Dr. Brandon Martinez serves as an assistant professor of sociology at Providence College, where he specializes in the study of religion. He told Rhode Island Catholic during a phone interview that sociologists often see a disparity between the number of people who identify with a religion and those who actively practice it, and that sociologists typically distinguish between a person’s belief, sense of belonging and behavior when trying to measure religious faith.
“How do you measure religiosity? There’s really no perfect answer to this,” he said. “There definitely is a disconnect between people who identify as Christian, but do they do things that we consider Christian?”
Dr. Martinez said he was glad to see the Barna study measuring actual religious practice, but cautioned some of the factors taken into account by the study, such as whether an individual was “born again,” were better suited to measure Evangelical Protestant Christianity than the population of a predominantly Catholic state. He suggested a future survey might take into account practices such as praying the rosary or going to confession to better gauge the Christian population of Rhode Island.
“It’s not that people aren’t Christian, they just have different acts or behaviors,” he said.
Father Robert Perron, pastor at St. Michael the Archangel Church, Providence, also offered a mixed response to the survey results. He said that while he often observes individuals within his community who have limited engagement with the Church, he is reluctant to describe these individuals as “post-Christian,” since many of them share a desire for Christ but lack opportunities to express it. For example, he frequently encounters individuals through hospital ministry who were not raised in a culture of attending Mass but, after witnessing the ministry for their loved ones and speaking with a priest, express interest in reengaging with the Church.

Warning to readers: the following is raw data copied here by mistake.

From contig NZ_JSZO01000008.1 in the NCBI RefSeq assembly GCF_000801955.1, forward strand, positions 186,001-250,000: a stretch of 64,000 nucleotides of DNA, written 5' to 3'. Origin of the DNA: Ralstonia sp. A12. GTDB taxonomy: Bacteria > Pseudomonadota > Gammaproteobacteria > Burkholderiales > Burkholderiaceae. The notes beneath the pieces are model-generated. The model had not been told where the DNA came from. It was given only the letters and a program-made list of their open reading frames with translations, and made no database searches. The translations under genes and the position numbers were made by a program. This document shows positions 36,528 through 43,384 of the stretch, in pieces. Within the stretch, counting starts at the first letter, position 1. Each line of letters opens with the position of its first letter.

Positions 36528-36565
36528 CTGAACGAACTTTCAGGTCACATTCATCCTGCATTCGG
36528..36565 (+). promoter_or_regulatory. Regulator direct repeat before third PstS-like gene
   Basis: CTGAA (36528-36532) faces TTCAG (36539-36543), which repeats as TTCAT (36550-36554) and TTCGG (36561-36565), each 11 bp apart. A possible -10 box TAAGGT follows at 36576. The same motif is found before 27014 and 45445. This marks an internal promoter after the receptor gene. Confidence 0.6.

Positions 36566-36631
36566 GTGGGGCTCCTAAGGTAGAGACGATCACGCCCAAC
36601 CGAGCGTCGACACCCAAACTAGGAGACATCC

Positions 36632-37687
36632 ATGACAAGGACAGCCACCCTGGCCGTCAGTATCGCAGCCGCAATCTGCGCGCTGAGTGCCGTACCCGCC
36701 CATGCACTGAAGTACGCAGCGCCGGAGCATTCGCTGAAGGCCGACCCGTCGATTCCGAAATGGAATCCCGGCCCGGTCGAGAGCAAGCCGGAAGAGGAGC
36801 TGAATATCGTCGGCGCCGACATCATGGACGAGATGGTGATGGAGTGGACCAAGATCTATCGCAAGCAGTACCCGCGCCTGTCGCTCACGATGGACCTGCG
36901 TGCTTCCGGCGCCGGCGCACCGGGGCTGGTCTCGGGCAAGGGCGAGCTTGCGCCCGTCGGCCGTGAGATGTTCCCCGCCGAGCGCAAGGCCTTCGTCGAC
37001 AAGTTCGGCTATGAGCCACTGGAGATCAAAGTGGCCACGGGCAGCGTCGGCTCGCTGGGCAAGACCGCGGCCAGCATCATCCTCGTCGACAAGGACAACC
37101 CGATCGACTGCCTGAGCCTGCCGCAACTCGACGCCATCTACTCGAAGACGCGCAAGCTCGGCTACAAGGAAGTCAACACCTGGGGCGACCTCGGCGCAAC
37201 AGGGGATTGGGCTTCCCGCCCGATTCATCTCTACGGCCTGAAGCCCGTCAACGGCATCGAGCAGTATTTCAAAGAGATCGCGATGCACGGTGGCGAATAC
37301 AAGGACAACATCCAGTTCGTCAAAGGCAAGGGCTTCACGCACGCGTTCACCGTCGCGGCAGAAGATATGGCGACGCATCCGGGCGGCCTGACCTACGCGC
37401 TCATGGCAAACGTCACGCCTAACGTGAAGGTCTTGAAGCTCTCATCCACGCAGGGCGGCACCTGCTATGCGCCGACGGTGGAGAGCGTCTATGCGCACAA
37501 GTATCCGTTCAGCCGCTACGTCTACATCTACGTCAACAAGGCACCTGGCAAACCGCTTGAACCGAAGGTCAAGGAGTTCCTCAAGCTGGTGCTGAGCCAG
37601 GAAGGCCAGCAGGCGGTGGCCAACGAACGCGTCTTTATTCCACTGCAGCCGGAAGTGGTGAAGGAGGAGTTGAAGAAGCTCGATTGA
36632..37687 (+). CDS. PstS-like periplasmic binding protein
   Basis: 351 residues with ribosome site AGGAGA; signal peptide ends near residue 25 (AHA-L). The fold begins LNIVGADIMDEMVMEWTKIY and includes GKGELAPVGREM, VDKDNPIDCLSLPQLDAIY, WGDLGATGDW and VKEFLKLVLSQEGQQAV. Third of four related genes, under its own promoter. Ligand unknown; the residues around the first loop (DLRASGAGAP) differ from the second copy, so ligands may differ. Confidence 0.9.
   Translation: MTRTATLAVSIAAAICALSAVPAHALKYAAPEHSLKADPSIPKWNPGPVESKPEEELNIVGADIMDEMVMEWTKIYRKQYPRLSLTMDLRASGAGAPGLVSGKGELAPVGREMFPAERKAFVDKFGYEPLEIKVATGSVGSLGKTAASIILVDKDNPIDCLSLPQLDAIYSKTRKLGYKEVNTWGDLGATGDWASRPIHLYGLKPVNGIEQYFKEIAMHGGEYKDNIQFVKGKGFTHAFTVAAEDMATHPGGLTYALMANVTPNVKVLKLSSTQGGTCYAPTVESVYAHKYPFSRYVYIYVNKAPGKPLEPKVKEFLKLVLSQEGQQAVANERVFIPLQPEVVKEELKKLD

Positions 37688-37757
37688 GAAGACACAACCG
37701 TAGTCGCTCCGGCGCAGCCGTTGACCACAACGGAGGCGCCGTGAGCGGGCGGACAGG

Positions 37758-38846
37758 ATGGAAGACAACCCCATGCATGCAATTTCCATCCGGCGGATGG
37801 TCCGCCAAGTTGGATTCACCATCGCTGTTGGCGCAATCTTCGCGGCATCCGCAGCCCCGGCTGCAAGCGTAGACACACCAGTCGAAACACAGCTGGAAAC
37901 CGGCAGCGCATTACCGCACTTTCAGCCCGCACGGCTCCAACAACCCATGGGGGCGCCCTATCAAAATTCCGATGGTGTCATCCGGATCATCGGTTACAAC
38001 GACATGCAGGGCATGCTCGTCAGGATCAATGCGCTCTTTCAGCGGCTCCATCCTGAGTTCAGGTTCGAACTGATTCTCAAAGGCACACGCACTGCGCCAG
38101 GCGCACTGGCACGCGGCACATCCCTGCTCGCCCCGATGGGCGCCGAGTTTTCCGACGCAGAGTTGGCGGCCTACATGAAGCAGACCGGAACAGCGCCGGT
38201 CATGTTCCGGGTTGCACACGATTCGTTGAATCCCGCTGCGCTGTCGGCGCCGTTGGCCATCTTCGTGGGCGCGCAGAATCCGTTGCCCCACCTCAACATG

“Once they meet Christ in the sacraments, there’s almost like this conversion that goes on, and I use the opportunity to really be with them,” he said. “They really haven’t had an integration of Christ in the present moment and once they meet him, things go differently.”
Father Perron added that churches should view the decline in more traditional forms of engagement with the Catholic faith as an opportunity to reach out and evangelize in new areas if they hope to bring people back to active participation in the faith.
“I think lots of organizations are feeling the same pinch where people might say I affiliate with this group by name but I don’t get involved with it as much,” he said. “I think it’s more of a trend in society. We have to be in places where we weren’t before.”
Father Reilly also responded with a look toward the future, offering a realistic acknowledgment of the work ahead but reminding Catholics there are many signs of hope that the Church is alive and relevant, especially among young people.
“A balanced approach helps to remind us that, ultimately, the Lord is less concerned with polls, metrics and trends,” he said. “Individual conversions to the faith are happening every day, and they usually fly under the radar.”